Microfluidic Chip Enables Early Detection Of Diseases At Gene Level

A research group composed of Professor Takayuki Shibata and his colleagues at the Department of Mechanical Engineering, Microfluidic chip

Microfluidic Chip Enables Early Detection Of Diseases At Gene Level

Microfluidic chip, Toyohashi University of Technology has applied a microfluidic chip technology to develop a multiplex genetic diagnostic device for the early detection and prevention of crop diseases. The group conducted a gene amplification experiment using four kinds of cucumber viruses on the palm-size diagnostic device, and successfully demonstrated that the rapid multiplex diagnosis can be performed within 1 hour of testing. This diagnostic device is a highly versatile technology that can be used for genetic diagnosis not only in viral diseases of crops, but also in various areas including human infections (e.g., the agriculture/livestock/fisheries industries, the food industry, and health/medical care).


With increased food demand due to world population growth and decreased production due to abnormal weather as a backdrop, the “steady supply of safe and high quality agricultural, forest, and fishery products and food” has become a pressing issue common to all humankind in order to actualize a sustainable world (Sustainable Development Goals, SDGs). This research aims at developing a diagnostic technology to support the effective and stable production of high quality crops. By utilizing this technology, even regular agricultural producers without special knowledge or skills can easily and rapidly test for plant diseases and insect pests at their farms at the genetic level.

Microfluidic chip, Loop-mediated isothermal amplification (LAMP) 1) is one of methods for detecting target nucleic acids (DNA or RAN). This approach can amplify the targeted gene at a constant temperature (60-65ºC for 30 minutes to 1 hour) without expensive instrumentation for high-precision temperature control in PCR assays, which is the most commonly used genetic diagnosis technique. Therefore, the LAMP method has considerable potential for providing an easy-to-use diagnostic tool and enabling on-site diagnoses. However, the conventional LAMP assay is troublesome in that it is necessary to prepare and test as many sample (the DNA or RNA targets)/reagent mixtures individually for each targeted virus. This process also requires specialized knowledge and skills.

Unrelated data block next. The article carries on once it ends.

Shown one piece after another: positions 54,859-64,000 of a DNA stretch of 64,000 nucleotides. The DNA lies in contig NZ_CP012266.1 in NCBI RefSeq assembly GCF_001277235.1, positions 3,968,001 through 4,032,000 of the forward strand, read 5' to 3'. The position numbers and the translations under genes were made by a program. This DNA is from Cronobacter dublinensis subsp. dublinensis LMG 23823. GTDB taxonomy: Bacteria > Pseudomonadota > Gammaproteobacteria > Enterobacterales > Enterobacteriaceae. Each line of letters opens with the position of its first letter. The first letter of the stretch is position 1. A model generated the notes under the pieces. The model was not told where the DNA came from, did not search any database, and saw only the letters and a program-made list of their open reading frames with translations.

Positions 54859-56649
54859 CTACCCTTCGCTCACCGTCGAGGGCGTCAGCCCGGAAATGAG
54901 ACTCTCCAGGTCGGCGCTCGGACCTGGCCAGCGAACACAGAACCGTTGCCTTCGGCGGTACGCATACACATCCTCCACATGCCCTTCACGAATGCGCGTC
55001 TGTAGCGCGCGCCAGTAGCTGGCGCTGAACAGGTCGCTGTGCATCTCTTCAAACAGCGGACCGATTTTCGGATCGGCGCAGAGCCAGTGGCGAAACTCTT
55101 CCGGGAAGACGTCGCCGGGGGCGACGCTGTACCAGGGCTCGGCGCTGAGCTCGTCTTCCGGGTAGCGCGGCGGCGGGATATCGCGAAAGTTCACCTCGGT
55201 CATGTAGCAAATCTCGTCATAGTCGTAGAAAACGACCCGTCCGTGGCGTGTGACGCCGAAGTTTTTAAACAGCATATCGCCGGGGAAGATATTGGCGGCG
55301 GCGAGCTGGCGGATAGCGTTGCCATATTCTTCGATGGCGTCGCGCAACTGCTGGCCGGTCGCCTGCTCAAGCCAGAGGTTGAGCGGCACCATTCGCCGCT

Microfluidic chip, Here, our research team has solved this problem by employing microfluidic chip technology. We have developed a polydimethylsiloxane (PDMS)-based microfluidic device for the multiplex genetic diagnosis of plant diseases by using semiconductor manufacturing technology. The fabricated multiplex genetic diagnostic device consists of an array of five reaction chambers (3 μL in volume) and a microchannel (200 μm in width and 80 μm in height) forming a network connecting them. The device was approximately 45 mm×25 mm in size (less than 1/3 of name card). As a sample, total RNA containing viral RNA target extracted from diseased cucumber leaves collected at a farm was used. In the operating procedure for the multiplex LAMP assay, a mixture of sample and reagents were autonomously dispensed into the multiple reaction chambers, with just one operation for introducing the mixture into the inlet port of the device. Then, the device was heated in hot water (63ºC for 40 minutes to 1 hour), resulting in the specific amplification of targeted nucleic acids. As shown in the figure, two kinds of RNA viruses were successfully detected simultaneously on our diagnostic device. It should be noted that the device has the ability to simultaneously diagnose up to four different kinds of plant viral diseases.

1) LAMP is an isothermal gene amplification method developed by Eiken Chemical Co., Ltd.. This is a technique to amplify a target DNA at a constant temperature (60 – 65ºC) by using a set of four to six primers specially designed to recognize six to eight distinct regions on the target gene based on strand displacement reaction.

Future Outlook:

We will develop a diagnostic device for enabling the simultaneous detection of a total of eight items, including four kinds of cucumber viral diseases and four kinds of insect pests, with the aim of putting the device to practical use. In principle, it is possible to freely customize the types of target viruses to meet individuals’ specific needs on our diagnostic device. Therefore, looking ahead to the “life with corona” era, we will provide a platform for the rapid multiplex diagnosis of human infectious diseases (such as the novel coronavirus and the influenza viruses). We will also realize the rapid multiplex allergen testing in food production (seven specified raw material items: wheat, buckwheat, peanut, egg, milk, shrimp, and crab) as food safety technology.

This news was originally published at eurekalert.org